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Tim O'Brien | Nov, 05 2013 | 22 Comments

Speaking last night on the ABC's Lateline program, the Federal Minister for Finance, Senator Mathias Cormann, spelled out a warning to Australian carmakers.

Exports, the Minister warned, were the key to continued Government assistance.

While skirting specifics, other than "ensuring there is a strong and sustainable (Australian) car industry", the Minister nevertheless made the Abbott Government's policy position clear - essentially a position unchanged from that expressed when in Opposition.

"We flagged (in the lead-up to the election) we would be pursuing a Productivity Commission Inquiry to ensure that Government support is properly targeted (...) to ensure there is a strong and sustainable industry." Senator Cormann said.

"But we do want to see an industry that focusses on being competitive again when it comes to exporting cars manufactured in Australia.

"We want to be satisfied that whatever additional Government support goes to the car industry has a chance to deliver those sorts of outcomes," the Minister said.

There is no code in those last two sentences from the Minister. If it's not sending a chill through Adelaide, it should be.

Perhaps Mike Devereux's imminent departure from Holden is acceptance that the kind of 'co-investment' Australian manufacturers enjoyed under the Rudd/Gillard/Rudd regime is to come to an end.

Devereux had made it clear that Holden needed a commitment before Christmas for Government assistance if it was to commit to continuing manufacturing operations in Australia.

While the Productivity Commission is not due to release interim findings until December, Industry MInister Ian Macfarlane last month told Holden that it needed to double its exports to 30 percent of production if it wished to continue to enjoy Government subsidies.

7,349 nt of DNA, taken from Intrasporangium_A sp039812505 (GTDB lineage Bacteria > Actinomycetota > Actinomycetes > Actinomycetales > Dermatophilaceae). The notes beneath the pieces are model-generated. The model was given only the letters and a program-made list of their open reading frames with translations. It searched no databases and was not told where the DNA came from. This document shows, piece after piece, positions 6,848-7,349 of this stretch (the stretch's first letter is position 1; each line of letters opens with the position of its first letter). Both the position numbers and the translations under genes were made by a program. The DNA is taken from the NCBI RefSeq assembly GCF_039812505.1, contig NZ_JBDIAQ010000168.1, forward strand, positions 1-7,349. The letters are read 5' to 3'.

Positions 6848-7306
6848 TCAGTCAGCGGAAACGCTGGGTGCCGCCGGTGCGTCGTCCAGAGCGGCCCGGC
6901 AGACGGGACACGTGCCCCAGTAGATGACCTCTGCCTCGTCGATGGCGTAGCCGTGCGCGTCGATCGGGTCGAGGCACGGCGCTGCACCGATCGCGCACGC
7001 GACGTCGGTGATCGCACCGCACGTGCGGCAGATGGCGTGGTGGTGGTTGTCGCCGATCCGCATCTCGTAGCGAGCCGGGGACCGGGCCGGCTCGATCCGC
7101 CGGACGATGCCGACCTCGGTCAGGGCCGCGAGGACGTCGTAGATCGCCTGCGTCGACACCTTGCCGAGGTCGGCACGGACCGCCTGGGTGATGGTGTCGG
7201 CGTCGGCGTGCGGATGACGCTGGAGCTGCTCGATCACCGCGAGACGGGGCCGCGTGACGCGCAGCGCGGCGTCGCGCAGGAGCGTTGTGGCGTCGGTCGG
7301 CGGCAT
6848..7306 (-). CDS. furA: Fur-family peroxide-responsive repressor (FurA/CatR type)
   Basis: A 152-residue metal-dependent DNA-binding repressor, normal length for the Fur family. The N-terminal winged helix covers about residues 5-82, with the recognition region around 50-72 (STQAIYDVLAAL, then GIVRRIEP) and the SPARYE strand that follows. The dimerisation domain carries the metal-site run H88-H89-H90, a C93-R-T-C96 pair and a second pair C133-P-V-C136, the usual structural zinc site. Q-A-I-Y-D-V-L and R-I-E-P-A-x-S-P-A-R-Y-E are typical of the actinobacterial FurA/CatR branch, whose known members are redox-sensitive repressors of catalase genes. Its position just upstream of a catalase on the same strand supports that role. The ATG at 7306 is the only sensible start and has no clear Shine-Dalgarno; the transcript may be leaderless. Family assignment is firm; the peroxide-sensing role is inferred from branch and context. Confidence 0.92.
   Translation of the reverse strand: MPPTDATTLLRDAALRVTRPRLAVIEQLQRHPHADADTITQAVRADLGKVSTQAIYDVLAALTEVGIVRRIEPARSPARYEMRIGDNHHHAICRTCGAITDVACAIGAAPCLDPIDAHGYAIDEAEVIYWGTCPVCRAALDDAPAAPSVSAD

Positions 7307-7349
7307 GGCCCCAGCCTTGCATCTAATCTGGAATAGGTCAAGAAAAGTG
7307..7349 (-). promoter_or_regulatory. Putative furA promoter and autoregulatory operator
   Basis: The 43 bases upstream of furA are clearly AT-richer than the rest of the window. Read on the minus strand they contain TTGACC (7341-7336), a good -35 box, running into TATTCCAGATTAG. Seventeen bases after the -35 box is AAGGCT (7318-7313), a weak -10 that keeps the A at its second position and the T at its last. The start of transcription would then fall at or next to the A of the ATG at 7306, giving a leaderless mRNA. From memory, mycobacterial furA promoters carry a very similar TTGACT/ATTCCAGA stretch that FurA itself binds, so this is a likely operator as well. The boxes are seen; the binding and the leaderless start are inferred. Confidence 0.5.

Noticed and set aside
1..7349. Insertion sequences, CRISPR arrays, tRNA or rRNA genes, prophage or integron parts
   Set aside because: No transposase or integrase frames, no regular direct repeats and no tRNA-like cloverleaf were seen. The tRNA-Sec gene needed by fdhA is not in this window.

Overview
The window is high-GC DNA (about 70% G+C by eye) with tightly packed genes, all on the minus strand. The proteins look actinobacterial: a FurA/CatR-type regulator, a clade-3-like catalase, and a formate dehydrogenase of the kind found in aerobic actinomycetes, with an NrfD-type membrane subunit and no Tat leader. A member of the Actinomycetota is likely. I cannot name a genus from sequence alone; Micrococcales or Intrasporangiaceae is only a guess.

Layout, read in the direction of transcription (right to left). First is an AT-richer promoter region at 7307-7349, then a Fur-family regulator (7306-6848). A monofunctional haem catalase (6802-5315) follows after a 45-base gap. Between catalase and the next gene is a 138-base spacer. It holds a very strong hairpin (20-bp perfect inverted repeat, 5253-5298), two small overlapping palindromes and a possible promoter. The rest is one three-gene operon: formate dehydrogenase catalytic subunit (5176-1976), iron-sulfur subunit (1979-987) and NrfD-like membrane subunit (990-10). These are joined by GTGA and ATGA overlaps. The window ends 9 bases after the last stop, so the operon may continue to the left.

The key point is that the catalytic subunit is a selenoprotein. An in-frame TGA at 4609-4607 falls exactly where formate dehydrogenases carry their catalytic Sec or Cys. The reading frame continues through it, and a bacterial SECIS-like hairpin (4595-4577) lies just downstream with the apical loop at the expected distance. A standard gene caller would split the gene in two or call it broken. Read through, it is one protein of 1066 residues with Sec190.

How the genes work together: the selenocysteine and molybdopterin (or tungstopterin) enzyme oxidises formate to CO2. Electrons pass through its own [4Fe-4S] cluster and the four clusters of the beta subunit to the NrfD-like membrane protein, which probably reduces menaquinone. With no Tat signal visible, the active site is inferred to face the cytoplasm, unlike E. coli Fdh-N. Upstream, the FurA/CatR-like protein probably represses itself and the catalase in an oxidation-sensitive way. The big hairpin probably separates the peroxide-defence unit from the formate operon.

Holden, predictably, told him he was dreaming.

Holden will pull up stumps if there is not a significant commitment from Government. There is nothing more certain.

Unfortunately, while every car manufacturing country subsidises its industry to one level or another, most, if not all, support industries heavily based on exports. Australia is unique in providing significant Government support to an industry of foreign-owned companies which, in the main, build local cars for the local market.

That latter point might not be lost on the Productivity Commission Inquiry.

The loss of Holden, then followed inevitably by the loss of Toyota, would be a tragedy for the Australian community, for innumerable suppliers and for thousands of Australian workers.

However, add Senator Cormann's comments last night, to Minister Macfarlane's comments of last month, to the Prime Minister's recent visit to Adelaide which passed without a single mention of the car industry, and you'll get the picture: things are not looking good for Holden's future, and ipso facto, though maybe a few more years distant, for Toyota.

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